Mutual funds are one of the best ways to accumulate, preserve and park wealth. Investors can save on taxes and let their money work for them by generating better risk-adjusted returns over other asset classes.
Currently, the MF industry has over one lakh distributors (20,000 active though), hundreds of online distributors and banks that sell mutual funds through their large networks.
Clearly, the product per se, its past performance, target market, sales and distribution channels - all are in favour. However, still penetration of mutual funds is abysmally low. Even with the AUM of Rs.20 lakh crore, the penetration of mutual funds is hardly 2%.
To understand the reason for low penetration, firstly, we should admit that the MF industry is neither facing a problem of sales and distribution strength nor unattractive commission structure, as both these factors are quite conducive.
The industry first needs to understand that distribution strength plays an important role in only making the product available; however, beyond a point, the industry can achieve mass penetration once people start investing in mutual funds on their own.
The industry believes that they can increase penetration by leveraging its distribution strength. So far, we are yet to see the results.
In my view, the industry needs to change the perception of mutual funds to make it a mass financial product. And, this is where the gap is. Investors expect to get unbiased advisory services while dealing with their so called advisors. But when commissions drive business, it creates a gap between expectation and delivery. Thus, from consumer’s perspective, industry lacks the creation of a perceived value at a mass level. This perceived value gap is an ‘Advisory Gap’.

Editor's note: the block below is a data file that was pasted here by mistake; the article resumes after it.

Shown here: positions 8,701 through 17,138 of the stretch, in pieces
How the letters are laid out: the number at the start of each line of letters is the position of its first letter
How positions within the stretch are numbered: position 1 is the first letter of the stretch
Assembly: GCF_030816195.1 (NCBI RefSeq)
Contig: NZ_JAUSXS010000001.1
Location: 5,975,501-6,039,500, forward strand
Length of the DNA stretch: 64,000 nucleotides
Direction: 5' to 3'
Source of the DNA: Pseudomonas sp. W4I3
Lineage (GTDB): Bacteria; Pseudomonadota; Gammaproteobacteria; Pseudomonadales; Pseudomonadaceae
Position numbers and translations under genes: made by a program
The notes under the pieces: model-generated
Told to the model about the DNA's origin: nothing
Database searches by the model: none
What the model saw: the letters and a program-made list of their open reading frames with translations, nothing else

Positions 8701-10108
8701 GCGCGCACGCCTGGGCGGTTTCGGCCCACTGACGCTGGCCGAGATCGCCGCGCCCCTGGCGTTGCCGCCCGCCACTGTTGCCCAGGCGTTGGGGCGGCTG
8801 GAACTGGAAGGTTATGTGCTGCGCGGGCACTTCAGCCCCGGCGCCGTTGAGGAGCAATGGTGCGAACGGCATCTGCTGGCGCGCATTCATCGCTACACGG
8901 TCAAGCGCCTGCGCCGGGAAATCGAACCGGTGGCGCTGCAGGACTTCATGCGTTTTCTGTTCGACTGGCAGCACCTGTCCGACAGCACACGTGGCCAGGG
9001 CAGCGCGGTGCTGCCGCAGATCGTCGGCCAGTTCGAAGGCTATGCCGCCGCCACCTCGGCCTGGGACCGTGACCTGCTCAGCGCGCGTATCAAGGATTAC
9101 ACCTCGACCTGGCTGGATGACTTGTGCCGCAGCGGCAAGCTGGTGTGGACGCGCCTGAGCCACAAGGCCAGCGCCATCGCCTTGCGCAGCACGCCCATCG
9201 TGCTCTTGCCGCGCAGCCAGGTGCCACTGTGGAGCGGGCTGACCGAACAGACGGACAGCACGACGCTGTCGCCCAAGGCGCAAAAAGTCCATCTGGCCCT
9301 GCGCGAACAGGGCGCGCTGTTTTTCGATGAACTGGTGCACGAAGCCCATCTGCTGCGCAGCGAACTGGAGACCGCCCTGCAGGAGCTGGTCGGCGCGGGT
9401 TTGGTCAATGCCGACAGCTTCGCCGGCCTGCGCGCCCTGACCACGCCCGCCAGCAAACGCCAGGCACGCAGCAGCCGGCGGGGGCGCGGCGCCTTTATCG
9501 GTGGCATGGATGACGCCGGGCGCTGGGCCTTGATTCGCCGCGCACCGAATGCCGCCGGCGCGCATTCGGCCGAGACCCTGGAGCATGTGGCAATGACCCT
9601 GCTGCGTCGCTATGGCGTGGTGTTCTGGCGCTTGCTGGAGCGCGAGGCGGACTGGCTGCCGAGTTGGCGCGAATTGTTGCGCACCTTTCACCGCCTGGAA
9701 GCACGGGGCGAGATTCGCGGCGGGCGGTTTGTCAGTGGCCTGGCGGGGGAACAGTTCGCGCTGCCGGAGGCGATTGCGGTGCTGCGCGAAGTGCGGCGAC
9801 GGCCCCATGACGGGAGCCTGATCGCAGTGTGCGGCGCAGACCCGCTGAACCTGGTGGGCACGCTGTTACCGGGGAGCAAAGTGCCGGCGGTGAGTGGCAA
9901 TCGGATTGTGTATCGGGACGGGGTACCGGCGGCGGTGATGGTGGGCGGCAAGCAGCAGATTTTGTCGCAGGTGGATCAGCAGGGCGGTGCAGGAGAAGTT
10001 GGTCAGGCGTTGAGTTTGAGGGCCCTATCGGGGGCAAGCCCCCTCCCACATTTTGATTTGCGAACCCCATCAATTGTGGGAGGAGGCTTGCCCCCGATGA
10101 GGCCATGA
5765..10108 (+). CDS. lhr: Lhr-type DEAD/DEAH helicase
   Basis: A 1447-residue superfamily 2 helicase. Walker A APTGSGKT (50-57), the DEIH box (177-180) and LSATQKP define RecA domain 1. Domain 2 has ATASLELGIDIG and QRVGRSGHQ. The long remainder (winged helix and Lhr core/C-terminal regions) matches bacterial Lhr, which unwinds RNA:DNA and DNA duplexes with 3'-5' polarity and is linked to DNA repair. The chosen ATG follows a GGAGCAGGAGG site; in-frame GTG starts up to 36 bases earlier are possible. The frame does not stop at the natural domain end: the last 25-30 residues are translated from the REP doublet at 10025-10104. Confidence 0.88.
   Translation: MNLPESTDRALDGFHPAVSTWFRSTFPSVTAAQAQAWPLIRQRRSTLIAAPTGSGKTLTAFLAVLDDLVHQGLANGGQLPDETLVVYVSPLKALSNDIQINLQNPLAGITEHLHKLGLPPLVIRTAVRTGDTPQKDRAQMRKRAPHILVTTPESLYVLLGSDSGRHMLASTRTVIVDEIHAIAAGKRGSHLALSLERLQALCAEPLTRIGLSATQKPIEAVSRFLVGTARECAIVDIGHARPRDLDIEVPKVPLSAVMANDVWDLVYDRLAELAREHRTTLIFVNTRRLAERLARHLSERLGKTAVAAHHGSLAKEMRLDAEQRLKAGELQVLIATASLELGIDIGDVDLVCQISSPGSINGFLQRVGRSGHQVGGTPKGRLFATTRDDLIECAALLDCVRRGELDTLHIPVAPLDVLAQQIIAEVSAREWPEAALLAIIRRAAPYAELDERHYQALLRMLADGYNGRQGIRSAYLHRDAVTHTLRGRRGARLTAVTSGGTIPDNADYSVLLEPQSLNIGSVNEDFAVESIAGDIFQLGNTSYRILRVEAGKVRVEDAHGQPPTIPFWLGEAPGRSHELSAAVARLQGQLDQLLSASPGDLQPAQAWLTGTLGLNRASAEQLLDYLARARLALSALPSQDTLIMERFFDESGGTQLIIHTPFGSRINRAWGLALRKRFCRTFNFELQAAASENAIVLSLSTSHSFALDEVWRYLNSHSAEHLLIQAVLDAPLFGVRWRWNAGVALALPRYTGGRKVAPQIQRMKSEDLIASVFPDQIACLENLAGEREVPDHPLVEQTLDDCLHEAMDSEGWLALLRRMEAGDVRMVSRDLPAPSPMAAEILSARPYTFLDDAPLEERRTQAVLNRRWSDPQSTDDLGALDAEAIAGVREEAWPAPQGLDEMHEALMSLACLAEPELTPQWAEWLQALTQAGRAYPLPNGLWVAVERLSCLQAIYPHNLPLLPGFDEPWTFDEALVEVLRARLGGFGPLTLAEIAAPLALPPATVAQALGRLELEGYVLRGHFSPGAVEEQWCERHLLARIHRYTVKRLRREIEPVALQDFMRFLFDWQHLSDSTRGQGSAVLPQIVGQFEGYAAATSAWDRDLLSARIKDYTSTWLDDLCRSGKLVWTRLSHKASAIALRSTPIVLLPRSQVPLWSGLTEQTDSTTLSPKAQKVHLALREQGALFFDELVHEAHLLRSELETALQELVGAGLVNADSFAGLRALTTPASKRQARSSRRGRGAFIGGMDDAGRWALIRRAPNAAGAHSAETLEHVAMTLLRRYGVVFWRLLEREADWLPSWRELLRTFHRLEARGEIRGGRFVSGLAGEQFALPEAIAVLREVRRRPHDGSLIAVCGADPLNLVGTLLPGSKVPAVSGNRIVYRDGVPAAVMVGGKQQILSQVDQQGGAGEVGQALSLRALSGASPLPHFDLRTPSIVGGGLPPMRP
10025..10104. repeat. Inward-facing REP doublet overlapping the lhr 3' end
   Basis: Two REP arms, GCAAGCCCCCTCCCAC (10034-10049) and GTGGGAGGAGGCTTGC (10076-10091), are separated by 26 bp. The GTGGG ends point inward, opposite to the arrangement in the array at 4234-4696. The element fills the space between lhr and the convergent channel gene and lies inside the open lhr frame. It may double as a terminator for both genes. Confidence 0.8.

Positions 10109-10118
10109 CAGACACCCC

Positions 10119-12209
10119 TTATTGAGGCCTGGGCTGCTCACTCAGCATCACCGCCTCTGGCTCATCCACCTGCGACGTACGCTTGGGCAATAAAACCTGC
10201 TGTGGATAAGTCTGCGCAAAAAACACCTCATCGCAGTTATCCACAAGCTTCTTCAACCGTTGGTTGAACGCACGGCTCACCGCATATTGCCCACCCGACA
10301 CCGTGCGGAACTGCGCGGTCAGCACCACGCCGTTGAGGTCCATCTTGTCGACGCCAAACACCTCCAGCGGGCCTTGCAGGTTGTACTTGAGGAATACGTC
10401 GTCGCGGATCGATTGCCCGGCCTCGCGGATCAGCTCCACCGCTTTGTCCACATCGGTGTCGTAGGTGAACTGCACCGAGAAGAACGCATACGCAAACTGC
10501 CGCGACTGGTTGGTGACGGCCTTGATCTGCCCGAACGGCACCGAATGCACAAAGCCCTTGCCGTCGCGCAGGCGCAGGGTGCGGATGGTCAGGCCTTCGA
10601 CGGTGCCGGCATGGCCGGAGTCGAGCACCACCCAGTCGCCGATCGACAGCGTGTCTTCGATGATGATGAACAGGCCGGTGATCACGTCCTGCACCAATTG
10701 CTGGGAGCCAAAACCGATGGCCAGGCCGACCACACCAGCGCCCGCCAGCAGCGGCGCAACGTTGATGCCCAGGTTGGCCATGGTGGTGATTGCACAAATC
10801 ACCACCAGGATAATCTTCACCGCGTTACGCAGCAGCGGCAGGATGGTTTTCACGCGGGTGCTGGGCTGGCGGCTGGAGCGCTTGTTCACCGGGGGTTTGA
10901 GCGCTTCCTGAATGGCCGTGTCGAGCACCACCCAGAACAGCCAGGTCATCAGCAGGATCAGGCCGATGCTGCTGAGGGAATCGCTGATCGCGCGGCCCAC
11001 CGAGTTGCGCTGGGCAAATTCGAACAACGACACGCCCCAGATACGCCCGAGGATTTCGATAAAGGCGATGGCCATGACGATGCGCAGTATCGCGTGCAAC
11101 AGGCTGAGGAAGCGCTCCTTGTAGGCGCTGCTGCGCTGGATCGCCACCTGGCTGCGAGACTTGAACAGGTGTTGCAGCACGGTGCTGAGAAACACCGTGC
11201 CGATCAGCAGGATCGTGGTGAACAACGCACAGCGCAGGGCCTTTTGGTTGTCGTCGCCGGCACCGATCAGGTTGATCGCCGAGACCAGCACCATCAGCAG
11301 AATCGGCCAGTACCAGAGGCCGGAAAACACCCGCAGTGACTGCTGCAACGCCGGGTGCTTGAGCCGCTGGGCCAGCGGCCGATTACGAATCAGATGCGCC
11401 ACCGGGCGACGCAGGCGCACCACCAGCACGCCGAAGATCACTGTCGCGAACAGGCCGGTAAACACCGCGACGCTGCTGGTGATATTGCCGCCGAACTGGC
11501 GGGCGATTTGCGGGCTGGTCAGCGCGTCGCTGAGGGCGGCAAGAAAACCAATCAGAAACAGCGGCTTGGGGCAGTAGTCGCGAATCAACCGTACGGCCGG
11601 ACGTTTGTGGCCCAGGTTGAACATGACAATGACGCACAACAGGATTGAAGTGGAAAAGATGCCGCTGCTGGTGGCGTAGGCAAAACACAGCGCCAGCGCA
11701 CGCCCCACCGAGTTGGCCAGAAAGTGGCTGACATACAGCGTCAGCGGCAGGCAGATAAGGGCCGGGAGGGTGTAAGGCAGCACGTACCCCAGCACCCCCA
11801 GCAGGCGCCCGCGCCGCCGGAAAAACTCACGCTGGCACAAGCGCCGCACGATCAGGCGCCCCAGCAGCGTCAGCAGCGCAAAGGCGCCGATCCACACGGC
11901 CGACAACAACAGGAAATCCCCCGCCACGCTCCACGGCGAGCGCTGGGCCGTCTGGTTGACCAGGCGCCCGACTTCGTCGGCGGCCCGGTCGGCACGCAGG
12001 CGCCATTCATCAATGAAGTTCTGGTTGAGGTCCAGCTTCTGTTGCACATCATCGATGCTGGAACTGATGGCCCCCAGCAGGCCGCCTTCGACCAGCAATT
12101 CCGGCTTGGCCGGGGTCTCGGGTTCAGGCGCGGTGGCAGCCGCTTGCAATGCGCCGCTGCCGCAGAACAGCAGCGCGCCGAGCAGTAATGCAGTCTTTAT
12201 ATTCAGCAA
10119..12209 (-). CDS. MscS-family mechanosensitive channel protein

Filling this gap is utmost important, and for this, advisor needs to be segregated from agent. This way, financial advisor gets recognition as a professional whose advice is neither free nor driven by product commissions. When investor understands that his advisor does not represent any company and works for his best interest with the fiduciary responsibility, he starts perceiving the same advice with more involvement and seriousness.
Another reason that the industry claims for low penetration is the lack of financial knowledge. However, the original issue is not the knowledge, but the perception. There is famous quote in this regard by Leonardo Da Vinci, ‘All our knowledge has its origins in our perceptions’. Advisory, if segregated from distribution would fill this perception gap and this would lead to flow of knowledge simultaneously.
Hence, if penetration is what industry wants, it must welcome SEBI's investment advisory consultation paper where the regulator has given professional stature to investment advisors.
Instead of running away from the proposed change, the industry must understand the power of a perception for the product that an advisory approach can bring in.
If banks, large distributors take the initiative in this regards, it will create a huge ‘perceived value’ for the product and once this happens, there will be a shift in the flow of saving from traditional products to mutual funds.
Lastly, the fear that investors will not pay a fee for advice is just a myth. If investors will get value, they will pay fee. From buyers' perspective, paying a price for an offering is not just a cost related decision; it is more a value related decision. As Warren Buffett once said, ‘The price is what you pay and the value is what you get’. Therefore, the perceived value of a registered advisor is going to command its price.
With commission based distribution model, buyers will always be cautious and the perceived value gap will exist. This way, industry will grow only incrementally and penetration will continue to be a cause of concern.
If SEBI promotes investment advisory in a big way, there will be a competition in delivering the advisory and not just sales, and this will create a positive perception about the product at a mass level. And, in that scenario investors will be more confident and less cautious in their buying decisions, which is when the penetration will increase.
Kamal Manocha is the Chief Executive Officer of Bharosa Advisor, a SEBI registered investment advisory firm.
The views expressed in this article are solely of the author and do not necessarily reflect the views of Cafemutual.